Norwich Triathlon Part 1 (pre-race)

Pre-Race Preparation

The Norwichtriathlon took place on Sunday 1st July held at the picturesqueWhittlinghamCountyPark on the outskirts of the city. I was there taking part in my first Olympic distance race organised by Tri-Anglia. Not only would this be more than double my usual sprint distance I was also competing solo, so it was always going to be something of a challenge. Still, I like a good challenge!


I had two fairly modest aims for this event:-

  1. To finish – I wasn’t too worried about how quick I went
  2. To run well – I usually run like a donkey after pushing hard on the bike

People often wonder how I can compete solo with my poor vision. There are lots of factors to consider (another time, maybe) but preparation is key. This was especially true here with a 1500m open water swim, a technical 40km bike section and an 11km off road run to negotiate safely. It helps massively that it’s a local event and I’m not sure I would race elsewhere without a guide.

Prior to the big day I did a few untethered practice swims – something I have found very difficult in the past when the tether has accidentally detached itself. I partnered up with Mark Philo from the club for the first session with Mark making sure I got round OK by staying close and giving the odd shout when I strayed. The second time I was more adventurous and just went by myself as part of one of the club aquathlon races.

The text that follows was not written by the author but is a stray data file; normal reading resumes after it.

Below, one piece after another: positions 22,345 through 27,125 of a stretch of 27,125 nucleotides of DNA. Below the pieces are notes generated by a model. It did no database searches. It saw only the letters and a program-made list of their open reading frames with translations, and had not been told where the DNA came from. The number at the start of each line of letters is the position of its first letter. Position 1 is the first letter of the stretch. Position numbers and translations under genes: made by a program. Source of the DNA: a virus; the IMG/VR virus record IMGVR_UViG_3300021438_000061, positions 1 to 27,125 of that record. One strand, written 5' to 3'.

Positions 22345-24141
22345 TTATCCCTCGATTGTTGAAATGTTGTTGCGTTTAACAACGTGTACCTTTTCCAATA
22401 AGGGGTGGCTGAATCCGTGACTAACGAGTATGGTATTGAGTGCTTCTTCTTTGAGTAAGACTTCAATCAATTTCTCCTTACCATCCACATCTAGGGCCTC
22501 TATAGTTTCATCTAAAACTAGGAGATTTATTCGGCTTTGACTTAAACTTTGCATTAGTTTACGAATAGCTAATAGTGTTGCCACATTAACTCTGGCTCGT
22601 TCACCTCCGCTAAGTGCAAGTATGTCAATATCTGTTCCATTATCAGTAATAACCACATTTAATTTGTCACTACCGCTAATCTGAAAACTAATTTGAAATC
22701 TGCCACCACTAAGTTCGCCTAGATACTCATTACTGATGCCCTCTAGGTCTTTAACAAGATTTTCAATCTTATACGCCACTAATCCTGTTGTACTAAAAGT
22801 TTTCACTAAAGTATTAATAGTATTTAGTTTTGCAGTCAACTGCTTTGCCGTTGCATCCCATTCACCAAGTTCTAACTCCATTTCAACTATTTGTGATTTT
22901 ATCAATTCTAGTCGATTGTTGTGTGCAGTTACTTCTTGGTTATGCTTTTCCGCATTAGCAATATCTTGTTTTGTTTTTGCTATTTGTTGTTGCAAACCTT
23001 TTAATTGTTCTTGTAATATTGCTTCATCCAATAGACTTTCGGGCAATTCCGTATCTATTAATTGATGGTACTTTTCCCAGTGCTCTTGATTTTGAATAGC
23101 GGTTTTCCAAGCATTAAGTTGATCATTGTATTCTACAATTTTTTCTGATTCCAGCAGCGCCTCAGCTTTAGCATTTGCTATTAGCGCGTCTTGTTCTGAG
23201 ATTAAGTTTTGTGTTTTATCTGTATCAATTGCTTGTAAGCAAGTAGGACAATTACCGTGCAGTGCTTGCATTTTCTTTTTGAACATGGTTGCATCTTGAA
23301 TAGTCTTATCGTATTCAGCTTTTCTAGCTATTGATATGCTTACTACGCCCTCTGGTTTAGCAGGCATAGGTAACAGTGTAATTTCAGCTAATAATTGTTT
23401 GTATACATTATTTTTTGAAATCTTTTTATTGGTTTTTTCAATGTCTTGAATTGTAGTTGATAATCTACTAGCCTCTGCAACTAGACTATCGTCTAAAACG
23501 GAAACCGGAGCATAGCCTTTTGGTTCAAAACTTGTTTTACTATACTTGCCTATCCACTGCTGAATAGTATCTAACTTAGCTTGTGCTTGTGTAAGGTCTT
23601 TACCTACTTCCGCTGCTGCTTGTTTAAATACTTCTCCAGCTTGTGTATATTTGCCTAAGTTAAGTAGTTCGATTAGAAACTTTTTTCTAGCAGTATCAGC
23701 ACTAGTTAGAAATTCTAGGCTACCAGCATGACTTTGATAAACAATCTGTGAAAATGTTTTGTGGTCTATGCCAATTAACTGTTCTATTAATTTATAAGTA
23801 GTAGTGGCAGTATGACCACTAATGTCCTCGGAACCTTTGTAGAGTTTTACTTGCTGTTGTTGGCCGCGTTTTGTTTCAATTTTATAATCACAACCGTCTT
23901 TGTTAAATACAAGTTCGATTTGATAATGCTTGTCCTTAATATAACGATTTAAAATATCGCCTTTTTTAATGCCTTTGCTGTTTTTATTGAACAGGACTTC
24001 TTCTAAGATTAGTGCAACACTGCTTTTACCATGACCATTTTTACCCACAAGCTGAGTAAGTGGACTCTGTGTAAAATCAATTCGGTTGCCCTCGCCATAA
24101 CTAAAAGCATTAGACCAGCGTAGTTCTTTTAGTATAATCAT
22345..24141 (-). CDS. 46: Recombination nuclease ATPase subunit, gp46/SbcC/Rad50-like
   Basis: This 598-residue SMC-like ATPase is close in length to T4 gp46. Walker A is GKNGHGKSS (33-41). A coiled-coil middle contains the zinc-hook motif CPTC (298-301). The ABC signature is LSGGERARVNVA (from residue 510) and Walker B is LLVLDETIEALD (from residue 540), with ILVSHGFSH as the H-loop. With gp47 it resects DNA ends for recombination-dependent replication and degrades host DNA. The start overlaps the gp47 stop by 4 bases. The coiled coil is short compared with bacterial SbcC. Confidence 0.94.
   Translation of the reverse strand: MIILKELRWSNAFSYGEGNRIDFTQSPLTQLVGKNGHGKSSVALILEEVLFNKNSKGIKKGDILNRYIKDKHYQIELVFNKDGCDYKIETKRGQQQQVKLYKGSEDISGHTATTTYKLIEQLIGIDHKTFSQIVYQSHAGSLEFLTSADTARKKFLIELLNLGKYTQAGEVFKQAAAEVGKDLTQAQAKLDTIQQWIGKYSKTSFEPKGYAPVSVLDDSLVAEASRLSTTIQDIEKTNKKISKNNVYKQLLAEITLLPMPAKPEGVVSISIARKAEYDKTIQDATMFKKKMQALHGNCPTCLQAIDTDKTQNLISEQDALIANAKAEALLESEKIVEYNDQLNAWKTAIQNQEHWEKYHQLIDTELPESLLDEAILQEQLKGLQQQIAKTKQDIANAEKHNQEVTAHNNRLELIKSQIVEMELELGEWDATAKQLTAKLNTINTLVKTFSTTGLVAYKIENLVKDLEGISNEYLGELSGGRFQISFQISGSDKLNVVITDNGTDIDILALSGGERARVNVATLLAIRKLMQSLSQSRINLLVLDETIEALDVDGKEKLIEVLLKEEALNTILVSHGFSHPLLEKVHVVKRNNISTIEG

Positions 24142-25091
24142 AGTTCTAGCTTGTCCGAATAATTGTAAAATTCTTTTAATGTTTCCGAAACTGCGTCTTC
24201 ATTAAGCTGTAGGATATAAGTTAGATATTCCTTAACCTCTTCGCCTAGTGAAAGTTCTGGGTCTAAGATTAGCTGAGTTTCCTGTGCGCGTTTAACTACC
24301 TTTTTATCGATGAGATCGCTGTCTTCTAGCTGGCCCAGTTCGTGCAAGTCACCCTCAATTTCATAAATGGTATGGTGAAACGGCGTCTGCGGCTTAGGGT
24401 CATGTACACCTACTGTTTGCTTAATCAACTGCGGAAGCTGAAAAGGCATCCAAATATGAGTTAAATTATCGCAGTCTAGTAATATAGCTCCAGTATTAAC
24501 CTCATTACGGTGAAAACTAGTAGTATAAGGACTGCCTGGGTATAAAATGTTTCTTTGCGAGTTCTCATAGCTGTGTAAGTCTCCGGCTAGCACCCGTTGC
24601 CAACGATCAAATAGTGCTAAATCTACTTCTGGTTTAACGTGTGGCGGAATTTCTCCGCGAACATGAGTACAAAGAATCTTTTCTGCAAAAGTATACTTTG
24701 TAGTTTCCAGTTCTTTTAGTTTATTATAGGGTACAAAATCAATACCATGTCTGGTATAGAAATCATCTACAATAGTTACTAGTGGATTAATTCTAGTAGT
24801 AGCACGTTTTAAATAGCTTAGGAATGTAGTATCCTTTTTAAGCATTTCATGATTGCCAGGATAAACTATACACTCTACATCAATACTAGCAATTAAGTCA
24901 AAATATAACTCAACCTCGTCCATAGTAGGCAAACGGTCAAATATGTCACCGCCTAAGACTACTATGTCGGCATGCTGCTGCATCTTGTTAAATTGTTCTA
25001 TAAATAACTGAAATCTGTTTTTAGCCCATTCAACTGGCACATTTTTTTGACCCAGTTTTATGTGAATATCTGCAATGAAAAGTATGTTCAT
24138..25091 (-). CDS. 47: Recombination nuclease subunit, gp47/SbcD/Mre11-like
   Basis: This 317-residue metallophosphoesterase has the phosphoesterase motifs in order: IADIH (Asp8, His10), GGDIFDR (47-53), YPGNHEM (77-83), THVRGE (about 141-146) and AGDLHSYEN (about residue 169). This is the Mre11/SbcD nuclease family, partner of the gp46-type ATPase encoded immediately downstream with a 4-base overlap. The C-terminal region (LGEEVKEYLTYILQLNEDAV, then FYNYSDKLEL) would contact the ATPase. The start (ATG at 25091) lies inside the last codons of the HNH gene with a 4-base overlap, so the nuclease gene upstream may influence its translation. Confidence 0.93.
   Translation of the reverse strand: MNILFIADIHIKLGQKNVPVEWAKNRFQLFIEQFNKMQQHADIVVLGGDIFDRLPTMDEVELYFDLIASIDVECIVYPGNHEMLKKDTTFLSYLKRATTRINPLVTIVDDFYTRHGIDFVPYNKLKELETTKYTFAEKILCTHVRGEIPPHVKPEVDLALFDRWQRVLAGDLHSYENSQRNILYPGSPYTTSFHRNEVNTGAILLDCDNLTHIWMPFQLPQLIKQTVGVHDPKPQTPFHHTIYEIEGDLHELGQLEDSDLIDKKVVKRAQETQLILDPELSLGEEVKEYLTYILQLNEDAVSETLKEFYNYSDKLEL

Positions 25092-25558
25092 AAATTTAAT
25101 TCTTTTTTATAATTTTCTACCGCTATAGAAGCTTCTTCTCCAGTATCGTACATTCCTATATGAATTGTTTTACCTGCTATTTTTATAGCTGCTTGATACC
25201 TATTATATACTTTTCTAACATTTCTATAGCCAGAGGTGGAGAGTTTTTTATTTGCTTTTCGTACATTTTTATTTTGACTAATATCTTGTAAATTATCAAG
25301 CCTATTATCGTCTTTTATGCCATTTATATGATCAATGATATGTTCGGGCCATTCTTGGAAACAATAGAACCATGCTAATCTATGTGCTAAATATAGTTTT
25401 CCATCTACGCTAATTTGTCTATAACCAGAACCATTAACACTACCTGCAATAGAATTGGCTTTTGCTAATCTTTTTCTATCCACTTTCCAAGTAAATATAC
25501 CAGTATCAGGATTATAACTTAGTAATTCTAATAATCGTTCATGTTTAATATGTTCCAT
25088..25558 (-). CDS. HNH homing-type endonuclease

Focused on the task

This worked amazingly well for the first 800m of our 1 mile training loop. Initially I just kept in the middle of a group before jumping on to the feet of a quicker swimmer who came past. I stayed there all the way to the turn and whilst I never actually saw my unwitting partner, I could sense they were there by the change in water turbulence just in front of me. In fact, I could actually sense every change in direction they made – awesome!

Things went downhill after the turn however when I lost them, the sun was in my eyes so I couldn’t see anything and my goggles kept filling up with water, I wasn’t quite sure where to aim for and maybe lost a little confidence so just waited a few minutes for the next swimmer to come past. I kept losing my new companion as my goggles continued to leak and needed emptying regularly. In the end I was by myself again and whilst I couldn’t pick out the marker buoys, I just kept swimming slowly in roughly the right direction until eventually making it to the end. Oh well! I would have to bank on there be more swimmers and a new pair of goggles on race day…

I knew some of the bike route already as we use it for training and also club duathlons during the winter. Nevertheless, Jill and I completed two laps in the car the day before picking out key points and landmarks so I knew all the turns. Besides anything else, Tri-Anglia make it almost impossible for the competitors to go off course with an army of cheerful marshals ensuring everything is as easy as possible. They even seem to place people ahead of junctions or other key points to warn competitors to slow down. This is a bonus for me as I frequently plough on at speed and miss key turns when riding solo. I was only going to take it at a steady pace anyhow – no risks taken with bigger fish to fry later in the season!

The run wouldn’t be too tricky as most of it is quite straight forward and covers the lake paths we use for our winter 10k’s and summer aquathlons. Besides, I don’t run very quickly which gives me more time to react to things!!  


The two lap run route

Transition was one area I was a bit concerned about, so whilst registering the day before Jill and I did a walk-through from swim to bike and bike to run making things much clearer. Stan, another club mate, also showed me the finishing area and how to get there from the main run route…I didn’t fancy making my run 16.5km by having to do another lap!

 So preparation done, but how would it go?

Find out in a couple of days in Part 2.


Leave a Reply

Your email address will not be published. Required fields are marked *